CROSS REFERENCE TO RELATED APPLICATION This application is a division of application Ser. No. 804,155 filed Dec. 3, 1985 now abandoned for "Extendable Cylinders of Elastically Variable Length". The invention relates to extendable cylinders of elastically variable length and substantially invariable circular cross section. Using the subject matter of published German patent applications DOS No. 31 10 153 and DOS No. 31 32 906 as the point of departure, the invention seeks to provide novel and advantageous improvements to the axially elastic extendable cylinder. Its object thus is to develop potential uses particularly in the conversion of energy, in the leakless conveying of fluidizable materials, and in the execution of two- or three-dimensional sequences of motion, etc. This object is accomplished through extendable cylinders of the type outlined above, the invention consisting in an extendable cylinder being combined with further extendable cylinders and/or other movable separating organs to form an operating unit, and in means or arrangements being operatively associated with individual extendable cylinders or with all extendable cylinders of the operating unit whereby two- or three-dimensional motions of the free cylinder ends can be executed as extension proceeds. A sizable number of advantageous embodiments and refinements of the invention is defined in the claims. In addition, the invention will now be described in greater detail with reference to the accompanying drawings, wherein: FIG. 1 shows two nested extendable cylinders with armor between the cylinder walls, FIGS. 2 and 3 a double cylinder, FIG. 4 twin cylinders, FIG. 5 a pump design with two extendable cylinders, FIG. 6 an extendable-cylinder pump with straightforward flow, FIG. 7 a dashpot, FIG. 8 an extendable cylinder with a plunger pump, FIG. 9 an extendable-cylinder pulsation damper with separating diaphragm, FIG. 10 an extendable cylinder with bellows, FIG. 11 a multipurpose extendable-cylinder pump with plunger and cylinder, FIG. 12 a pump design with two extendable cylinders and plungers, FIG. 13 a cylinder/piston unit with an extendable-cylinder seal, FIG. 14 a double-acting extendable-cylinder unit, FIG. 15 an extendable-cylinder diaphragm pump, FIG. 16 the dimensioning of the armor in the elastomer wall, FIG. 17 the design and attachment of the cylinder ends, FIG. 18 an extendable cylinder with a stop for curved guidance, FIG. 19 an extendable cylinder with a guide rail, FIG. 20 an extendable cylinder with a tensioning element, FIG. 21 an extendable cylinder with spokes, rollers and guide rails, FIG. 22 an oppositely precurved extendable cylinder, and FIG. 23 a spatial manipulator. Shown in FIG. 1 are two coaxial and radially-spaced, i.e., nested, inner and outer, extendable cylinders 1 and 2, respectively, of differing diameters for the nesting and mounted by their lower ends on a common base plate 3. The radial space between the two cylinders 1 and 2 is such that a set of rings 5 of round bar steel can be accommodated therein as intermediate armor. Upper end covers 6 and 7 of the respective cylinders are in contact with each other. The interior 4 of the inner cylinder 1 is provided with pipe connections 8 and may serve as an accumulator, a pulsation damper, etc. With axial extension, the wall thickness of both cylinders decreases. While the inside diameter of the inner cylinder 1 then increases, the inside diameter of the outer cylinder 2 remains unchanged since there is no internal pressure and the outer cylinder bears on the armor 5 because of the necking down due to the longitudinal extension. The thinner the wall of the inner cylinder 1 is by comparison with that of the outer cylinder 2, the less its inside diameter increases upon extension and the higher the filling pressures that can be achieved with the same extension of the arrangement. This arrangement therefore is suited particularly for high operating pressures. However, the wall of the inner cylinder 1 must have a certain minimal thickness that is determined by the properties of the elastomer and by the design of the armoring elements (rings, winding, material of construction). Since the armor will generally not be discussed in detail in connection with the description of the embodiments of the invention, a few explanations concerning it will be in order at this point. Extendable cylinders of the axially elastic type are protected against a change in cross section by entrained armoring elements of low elasticity which are oriented in the circumferential direction. Such armoring elements are of two types: Tension armor, which is effective against internal superatmospheric pressure, and compression armor, effective against external superatmospheric pressure. Compression armor also serves to limit necking down of the extendable cylinder when the latter is stretched by external forces. A combination of tension and compression armor is effective against alternating internal and external superatmospheric pressure. The same effect can be achieved by means of so-called rigid armor, that is, armor made of a material having high tensile and flexural strength or shear resistance that is embedded in the elastomeric wall. Rules for the dimensioning thereof are given, as part of the invention, in connection with FIG. 16. FIG. 2 shows, two concentric extendable cylinders 1a and 2a which are united by common end plates 3a and 9. The two respective interiors 10 and 11 of the cylinders 1a, 2a are provided with intakes 12 and 13, respectively. When one of the cylinders extends by filling therethrough under pressure, the other cylinder necessarily also extends, and the arrangement may therefore be used as a pump or as a pressure increasing or reducing device. FIG. 3 shows an arrangement with two coaxial extendable cylinders 1c, 2c similar to those of FIGS. 1 and 2. When the outer cylinder 2c is pressurized with a fluid (gas or liquid), it extends, with its cover 7c lifting from position a to position a', for example. The superatmospheric pressure in its interior space 11c at first acts also on the other, inner extendable cylinder 1c as an external pressure. When the inner extendable cylinder 1c is thereafter filled with a pressure medium or caused by means of a rod 14 to extend from b to b', this results in a further extension of the outer cylinder from a' to a", transmitted by the fluid confined therein. The filling pressure and compressibility of the latter determine, in addition to the spring rates of the two extendable cylinders, the overall characteristics of the arrangement of FIG. 3 as an accumulator or spring which thus is adjustable in operation. Extendable cylinders associated in pairs may be designed as pumping mechanisms, with the two cylinders acting in tandem. This will require an external drive, or with one cylinder functioning as the drive and the other as the pump. A few embodiments are shown in FIGS. 4 to 6. In FIG. 4, two extendable cylinders 1d, 2d spacedly mounted side by side on a base plate 3d are individually connected to a pressure line 15 and to a suction line 16, preferably by way of check valves 23, 24, respectively. Their covers 6d are attached by hinges 19 to a rocker bar 20 pivotally supported centrally by a hinge 19'. When the bar pivot 19 is raised by the extendable length 18 by means of the support 17, then, assuming equal dimensioning, both cylinders are extended or preloaded by the amount 18. The total stroke 21 of each of the cylinders then is 2×18. Their unextended length is designated 22. The pump is actuated by the rocking motion of the bar 20 on its pivot 19. The two cylinders 1 and 2 need not be of the same size but may have different sizes and strokes with appropriate modification of the rocking drive. However, when the pressure and suction lines are reversed and stroke-dependent control of the valves is adopted, the arrangement shown in FIG. 4 can also serve as a pneumatic or hydraulic two-piston motor. In FIG. 5, two dissimilar extendable accumulators 1 and 2 are disposed one above the other and united by a common connecting plate 28. Their covers 3 and 6, extended on one side, are attached to the ends of a crossbar 25 in such a way that the two extendable cylinders preload each other. The preloading stroke of cylinder 1 is greater than that of cylinder 2, as indicated by 26 and 27. A pressure medium is alternately admitted to and withdrawn from the lower cylinder 2 through the intake pipe 8. The permissible stroke is equal to the amount of the preloading stroke 26 and is at the same time the pumping stroke of pump cylinder 1. Shown in FIG. 6 is a pump of similar design, except that the medium being pumped flows through both extendable cylinders 1 and 2 without a reversal of direction. The facing covers 3 and 6 are coupled together by a rod 30 and adapted to be moved up and down together by means of a lever 31 which turns on a pivot 19 disposed on the crossbar 25. The lower extendable accumulator 2 is provided with a suction pipe connection 24 incorporating a check valve and serves as a pump chamber. The connecting pipe 29 leading to the upper extendable cylinder 1 is also provided with a check valve and serves as a pressure pipe. The interior of the upper cylinder 1 serves as an equalizing space for the medium flowing through it. Because of the nature of the coupling of motion, the axial motions shown in FIGS. 4 and 6 of the extendable cylinders 1 and 2 follow a two-dimensionally curved path rather than a rectilinear one. FIG. 7 shows an extendable-cylinder design for a dashpot or spring element. An extendable cylinder 1 of light construction is disposed above a base plate 34, and below it an extendable cylinder 2 of heavier construction. These cylinders are interconnected through a port 29. A pipe connection 8 permits the two cylinders to be pressurized when necessary. The upper cylinder 1 then executes a preloading stroke 21, which is available for spring recoil, under the impact of forces K acting from above, with respect to the plate 34. The resilience of the spring is provided by the lower extendable accumulator 2. Bounce-back can be limited by means of stops 35 for the end cover 6 of the extendable accumulator 1. FIG. 8 illustrates the combination of a plunger pump with an extendable cylinder and a diaphragm to form a completely leakless metering pump. The diaphragm 36 is sealingly attached to the rod 14 of the plunger 37 and separates two liquids which are under the same pressure, namely, the medium to be pumped, which enters through the exchange line 32 or the annular gap between the plunger 37 and the cylinder 39, and a transmission liquid that is inert to the elastomer and is introduced through a pipe stub 8. Shown in FIGS. 9 and 10 are two accumulators, preferably for the dampening of pulsations. The pressure-storage function is assumed in each case by an extendable cylinder 1. To shield the latter from the possibly aggressive medium from the intake 8, a diaphragm 36 operated without pressure serves in FIG. 9 as an isolating organ. The empty and full positions of the accumulator are designated A and B or A' and B', respectively. In the embodiment shown in FIG. 10 (a) and (b), a bellows, folding cylinder or corrugated cylinder 38 is used in place of a diaphragm. The cover of the bellows may be firmly secured to the end cover 6 of the extendable cylinder 1. However, if the bellows is to be operated without pressure, the annular space 11 between the bellows 38 and the extendable cylinder will have to be filled with a transmission liquid, as indicated. Because of the smaller effective cross-sectional area of the bellows, its stroke 26 is greater than the stroke 27 of the extendable cylinder 1. FIG. 11 shows a pump where a plunger 37 is rigidly attached by means of coupling rods 30 to the cover 6 of an extendable cylinder 1 of large diameter. The cylinder/plunger unit 37 and 39 is operated in that the interior 4 of the extendable cylinder 1 is expanded with compressed air admitted through the intake 8 and then again contracts when the pressure is relieved. With suitable modification of the pipe connections, the plunger may also be used as a hydraulic drive and the extendable cylinder as a pump chamber. The pressure-increase ratio with a particular mode of operation is obtained from the ratio of the cross-sectional areas of plunger 37 and cylinder 1. The pump arrangement shown in FIG. 12 embodies inventive characteristics from FIGS. 6 and 8. It represents a hermetic plunger pump through which the medium flows without reversing direction. To be able to execute the pumping stroke 21, it is necessary to impart an alternating motion to the connecting plate 28 by means of a drive acting from outside. FIGS. 13 and 14 show embodiments of a pneumatic or hydraulic working cylinder. In FIG. 13, a piston 37 moves in a cylinder 39 provided with two pipe connections 8 and 24. The piston rod 59 is guided through a collar 61 by means of a nonsealing sleeve bearing. An extendable cylinder 60 of small cross-sectional area provides outward sealing in that it is secured to both the piston rod 59 and the cover of the cylinder 39 on the piston-rod side. FIG. 13 shows the sealing cylinder 60, which moves like the piston 37, in the position of maximum extension. The embodiment shown in FIG. 14 also has two pressure chambers with pipe connections 8 and 24 for the pressure-dependent movement of the piston rod 59. In place of a piston 37, however, it comprises an extendable cylinder 66 that has a considerably larger diameter than the extendable sealing cylinder 60 and is accommodated in the rigid cylinder 39. One of the end covers of the drive cylinder 66 coincides with the end cover 3 of cylinder 39 that is remote from the piston rod while its other cover, through whose center the piston rod 59 passes, is sealingly secured thereto. Cylinder 39 has in one of its end covers a sleeve bearing 51 and in its opposite end cover a guide bushing 62 for the piston rod 59. The pump shown in FIG. 15 also represents a combination of an extendable cylinder and a rigid pressure chamber. The extendable cylinder 1, preloaded by a helical spring 33, is driven by pulsating superatmospheric pressure in a tank 50 provided with an intake connection 8. The resulting pumping action in the interior 4 of the extendable cylinder 1 is transmitted by a diaphragm 36, again operated without pressure, to the medium being pumped. Alternatively, the extendable cylinder 1 may be driven mechanically by means of a rod 14. In that case, the preloading spring 33 and the outer housing 50 can be dispensed with for simplification. However, with this arrangement the embodiment shown in FIG. 15 can also be operated as a hydraulic motor. A reciprocating motion is then imparted to the extendable cylinder 1 by the rhythmically alternating pressure of a hydraulic fluid, admitted and withdrawn through pipe connections 15 and 16, respectively, with the cylinder then transmitting its axial motion to the rod 14, which may drive a crank. Here, too, the function of the diaphragm 36 is to prevent the hydraulic fluid, for example, oil, from coming into contact with the elastomeric material of construction of the extendable cylinder 1. It has been found that certain geometric relationships must be observed if premature damage to an elastomer having armor embedded therein is to be avoided. These relationships will now be described with reference to FIG. 16, which shows a section of a wall of an extendable cylinder 1. Assume that the thickness of the unloaded rubber wall is t G , the diameter of the armoring elements, measured in the radial direction, d R (57), and their axially measured diameter, d A (56). Let the axial spacing of the armoring elements 52 be s o (58). The ratio t G :d R is advantageously greater than from 2 to 3, and the ratio s o :d A should be greater than 1 and preferably is greater than 2. Moreover, arrangements where t G :d R ×s o :d A is greater than 3 are preferred. FIG. 17 gives suggested dimensions for the joining of cylinder-body ends and end covers, made of a metal or plastic of appropriate strength. The wall thickness of the extendable cylinder 1 is designated 53. The dimension 54 advantageously is approximately the same as 53, and the dimension 55 about twice as large. When the flange formed is to consist entirely of an elastomer and is to be held by a clamping ring, it will be advantageous from the standpoint of safe absorption of the forces of extension if the dimension 63 is also made approximately the same as 53. When in place of or in addition to clamping a vulcanized joint is used, for example, with a ring of width 55, then its thickness 63 may, in keeping with the static requirements, also be smaller than the dimension 53. It may be advisable to direct one flange outwardly and the opposite flange into the interior of the extendable hose. Shown in FIGS. 18 to 23 are arrangements for the execution of multidimensional motions by extendable cylinders. FIG. 18 shows an extendable cylinder 1 with a cover 6 to which a bar with a connecting eyelet is attached. A stop 35 is located so that after an initially straight extension of the extendable cylinder 1 the cover 6 of the latter strikes the stop, which then prevents further extension of the cylinder on that side. With a further pressure increase in the extendable cylinder 1, the cover 6 will incline sideways. The various positions of the eyelet are marked a, b and c. In FIG. 19, the extendable cylinder 1 is connected to a guide rail or cam through guide members 41 in such a way that the movement of the free cylinder end follows the guide rail 40. Shown in FIG. 20 is an extendable cylinder having axial elasticity which upon an increase in filling pressure simultaneously extends and curves sideways. This is brought about by placing between the surface of the extendable cylinder 1 and its outer armor 52 a tensioning element 42 which links the two end covers of the cylinder. The sequence of motions of the cylinder end can be modified or controlled over a wide range by appropriate placement of the tensioning element or of a combination of auxiliary tensioning means. FIG. 21 shows possible embodiments for obtaining a circular motion of the free cylinder end. This results in hermetic, self-resetting pivot drives for pneumatic and hydraulic systems. For example, the extendable body 47 may be mounted on a base plate 64 wherein a pivot or pivot bearing 45 is provided at some distance from the center 65 of the surface area of the extendable cylinder. One or more spokes 46 attached to the extendable body or its outer armor or to the cylinder end emanate from said pivot bearing to guide the extendable body in its motion. Another possibility is to attach guide rollers or sliding pieces 44 which are guided by guide rails or sliding planes 43 to the extendable cylinder. Guidance of the free end and of all sections of the extendable cylinder may also be brought about through a combination of the means just described. In any case, provision must be made, as indicated in FIG. 21 by the presence of the guide rails 43, for preventing the pivoted cylinder from being deflected from the pivotal plane by opposing forces acting on its movable end. FIG. 22 points to the possibility of giving an extendable body 47 guided on spokes 46 a straight cylindrical form when it is fully extended. This is accomplished by attaching the extendable body 47 to the spokes in an oppositely precurved manner. A spatial manipulator is shown in FIG. 23. A plurality of extendable cylinders 1 bear, optionally unyieldingly, on the corners of a manipulating frame 48 and 49 and move it into the desired positions when filled to varying degrees. LIST OF REFERENCE NUMERALS 1. Extendable cylinder, extendable accumulator 2. Extendable cylinder, extendable accumulator 3. Base plate 4. Interior 5. Intermediate armor 6. End cover 7. End cover 8. Pipe connection 9. End plate 10. Interior 11. Annular space 12. Pipe connection 13. Pipe connection 14. Lifting rod 15. Line, pressure line 16. Line, suction line 17. Support 18. Extendable length 19. Pivot 20. Swing bar 21. Stroke 22. Unextendable length 23. Pressure connection 24. Suction connection 25. Crossbar, column 26. Stroke 27. Stroke 28. Connecting plate 29. Port, connecting pipe 30. Coupling rod 31. Coupling lever, pivoted lever, drive lever 32. Equalizing line 33. Compression spring, helical spring 34. Base plate 35. Stop 36. Diaphragm 37. Plunger 38. Folding cylinder, corrugated cylinder 39. Rigid cylinder 40. Guide rail, guide cam 41. Guide member 42. Tensioning element 43. Guide rail 44. Guide roller, sliding piece 45. Pivot, pivot bearing, axis 46. Spoke 47. Extendable body, curved extendable cylinder 48. Connecting rod 49. Connecting rod 50. Tank 51. Sleeve bearing 52. Armor 53. Rubber thickness t G , wall thickness of extendable cylinder 54. Bevel height, h i 55. Width of flange T, widthof contact 56. Length of cross section d A 57. Width of cross section d R 58. Inside spacing s o 59. Piston rod 60. Sealing cylinder, small-diameter extendable cylinder 61. Collar with sleeve bearing 62. Guide bushing 63. Flange thickness, thickness of rubber flange or clamping ring 64. Base plate 65. Center of surface area 66. Extendable cylinder, large-diameter; drive cylinder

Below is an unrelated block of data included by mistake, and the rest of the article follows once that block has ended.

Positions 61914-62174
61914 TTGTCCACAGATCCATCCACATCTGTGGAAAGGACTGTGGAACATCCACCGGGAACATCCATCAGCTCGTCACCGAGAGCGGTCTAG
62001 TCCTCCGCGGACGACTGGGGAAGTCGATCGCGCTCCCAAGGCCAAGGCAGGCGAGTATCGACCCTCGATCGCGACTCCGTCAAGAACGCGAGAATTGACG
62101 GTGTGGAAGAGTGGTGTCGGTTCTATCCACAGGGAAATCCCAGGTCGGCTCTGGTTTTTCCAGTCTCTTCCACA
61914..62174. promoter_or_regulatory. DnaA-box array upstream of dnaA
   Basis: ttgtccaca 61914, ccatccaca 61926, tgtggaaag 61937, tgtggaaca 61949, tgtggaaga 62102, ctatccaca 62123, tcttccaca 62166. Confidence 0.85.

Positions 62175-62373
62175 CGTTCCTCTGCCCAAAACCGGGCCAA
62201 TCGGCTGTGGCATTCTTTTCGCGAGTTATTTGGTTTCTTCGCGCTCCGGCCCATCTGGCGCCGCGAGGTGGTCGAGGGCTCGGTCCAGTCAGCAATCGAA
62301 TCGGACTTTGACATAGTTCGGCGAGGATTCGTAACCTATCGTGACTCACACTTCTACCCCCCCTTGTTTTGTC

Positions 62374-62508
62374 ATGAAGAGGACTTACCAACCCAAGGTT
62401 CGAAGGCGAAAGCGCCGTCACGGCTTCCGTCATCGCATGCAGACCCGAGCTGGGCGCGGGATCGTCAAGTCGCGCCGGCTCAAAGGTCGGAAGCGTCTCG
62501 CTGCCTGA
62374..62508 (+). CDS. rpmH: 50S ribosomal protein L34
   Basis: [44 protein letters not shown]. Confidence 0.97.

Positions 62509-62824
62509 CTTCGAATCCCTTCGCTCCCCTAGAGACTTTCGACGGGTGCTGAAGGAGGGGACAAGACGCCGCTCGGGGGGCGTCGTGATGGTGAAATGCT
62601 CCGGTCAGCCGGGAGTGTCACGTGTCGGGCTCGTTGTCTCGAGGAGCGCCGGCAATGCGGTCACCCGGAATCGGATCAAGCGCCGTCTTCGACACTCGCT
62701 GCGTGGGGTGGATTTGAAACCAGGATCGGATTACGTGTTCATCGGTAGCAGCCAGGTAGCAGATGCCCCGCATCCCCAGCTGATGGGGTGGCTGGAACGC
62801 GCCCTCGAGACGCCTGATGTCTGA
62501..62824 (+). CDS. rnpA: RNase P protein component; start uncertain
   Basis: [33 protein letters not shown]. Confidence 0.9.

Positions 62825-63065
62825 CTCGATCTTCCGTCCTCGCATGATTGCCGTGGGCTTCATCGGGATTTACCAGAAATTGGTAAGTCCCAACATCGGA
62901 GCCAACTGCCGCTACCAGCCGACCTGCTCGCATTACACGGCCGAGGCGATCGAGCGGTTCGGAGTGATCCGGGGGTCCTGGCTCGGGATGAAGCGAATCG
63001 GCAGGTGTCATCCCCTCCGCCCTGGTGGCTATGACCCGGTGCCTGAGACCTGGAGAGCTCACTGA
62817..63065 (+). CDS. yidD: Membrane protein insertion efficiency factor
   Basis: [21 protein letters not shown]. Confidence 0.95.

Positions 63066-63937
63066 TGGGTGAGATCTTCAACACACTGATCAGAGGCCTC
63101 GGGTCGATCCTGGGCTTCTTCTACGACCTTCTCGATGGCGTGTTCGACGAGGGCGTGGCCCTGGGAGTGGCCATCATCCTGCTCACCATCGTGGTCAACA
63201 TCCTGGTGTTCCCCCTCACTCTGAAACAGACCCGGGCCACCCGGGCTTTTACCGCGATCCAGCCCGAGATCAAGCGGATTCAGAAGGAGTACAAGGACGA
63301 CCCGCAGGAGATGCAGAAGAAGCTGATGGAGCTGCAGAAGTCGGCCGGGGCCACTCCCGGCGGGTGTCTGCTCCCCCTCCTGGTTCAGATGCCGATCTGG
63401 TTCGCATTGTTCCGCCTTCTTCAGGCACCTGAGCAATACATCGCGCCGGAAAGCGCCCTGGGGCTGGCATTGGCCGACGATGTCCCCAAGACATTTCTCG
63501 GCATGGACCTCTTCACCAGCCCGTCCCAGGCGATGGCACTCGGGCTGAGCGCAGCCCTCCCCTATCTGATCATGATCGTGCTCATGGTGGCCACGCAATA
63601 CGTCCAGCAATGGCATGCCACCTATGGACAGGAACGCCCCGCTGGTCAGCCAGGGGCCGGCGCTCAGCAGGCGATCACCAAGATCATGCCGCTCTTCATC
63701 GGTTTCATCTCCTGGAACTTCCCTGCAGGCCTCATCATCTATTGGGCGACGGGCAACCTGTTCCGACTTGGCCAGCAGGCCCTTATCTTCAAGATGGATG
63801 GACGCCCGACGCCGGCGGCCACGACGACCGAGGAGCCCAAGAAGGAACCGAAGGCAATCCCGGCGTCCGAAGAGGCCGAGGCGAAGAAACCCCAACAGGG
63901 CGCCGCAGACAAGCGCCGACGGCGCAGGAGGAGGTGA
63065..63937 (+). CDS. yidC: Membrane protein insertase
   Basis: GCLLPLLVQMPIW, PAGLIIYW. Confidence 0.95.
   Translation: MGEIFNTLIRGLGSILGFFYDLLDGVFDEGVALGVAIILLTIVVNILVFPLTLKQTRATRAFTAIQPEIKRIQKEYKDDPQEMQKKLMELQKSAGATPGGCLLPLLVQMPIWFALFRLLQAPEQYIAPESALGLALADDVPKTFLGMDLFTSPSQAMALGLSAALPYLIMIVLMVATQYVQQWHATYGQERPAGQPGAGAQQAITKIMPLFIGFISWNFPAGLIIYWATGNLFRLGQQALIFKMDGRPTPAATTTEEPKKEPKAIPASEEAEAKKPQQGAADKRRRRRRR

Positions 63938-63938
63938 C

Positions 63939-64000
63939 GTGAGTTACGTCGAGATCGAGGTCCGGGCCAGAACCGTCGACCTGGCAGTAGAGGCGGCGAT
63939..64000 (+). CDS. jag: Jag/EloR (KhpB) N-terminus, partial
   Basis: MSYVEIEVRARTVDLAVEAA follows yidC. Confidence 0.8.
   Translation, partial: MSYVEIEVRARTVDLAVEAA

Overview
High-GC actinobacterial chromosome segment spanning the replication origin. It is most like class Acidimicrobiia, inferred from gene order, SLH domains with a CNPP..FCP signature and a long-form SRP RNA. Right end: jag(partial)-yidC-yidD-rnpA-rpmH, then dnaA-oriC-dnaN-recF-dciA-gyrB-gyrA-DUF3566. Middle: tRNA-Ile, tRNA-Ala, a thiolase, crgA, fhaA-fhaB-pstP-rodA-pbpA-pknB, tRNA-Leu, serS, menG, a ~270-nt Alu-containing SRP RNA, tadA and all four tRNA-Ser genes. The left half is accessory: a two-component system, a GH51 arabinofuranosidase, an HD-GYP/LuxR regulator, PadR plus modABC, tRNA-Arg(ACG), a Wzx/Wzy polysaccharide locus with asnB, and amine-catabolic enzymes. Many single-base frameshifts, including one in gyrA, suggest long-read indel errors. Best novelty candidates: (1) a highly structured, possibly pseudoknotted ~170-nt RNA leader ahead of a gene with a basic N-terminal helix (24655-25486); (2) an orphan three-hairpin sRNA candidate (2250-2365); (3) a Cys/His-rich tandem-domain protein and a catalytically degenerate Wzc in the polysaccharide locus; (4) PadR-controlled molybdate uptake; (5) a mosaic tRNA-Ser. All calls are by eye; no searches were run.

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    DE-4318553-A1December 08, 1994Daimler Benz AgAdaptiver hydropneumatischer Pulsationsdämpfer
    US-2006174761-A1August 10, 2006Katsuhiko Asai, Yasunao Okazaki, Masaki YamamotoCompressible fluid pressure actuator
    US-5797430-AAugust 25, 1998Mercedes-Benz AgAdaptive hydropneumatic pulsation damper
    US-7213503-B2May 08, 2007Matsushita Electric Industrial Co., Ltd.Compressible fluid pressure actuator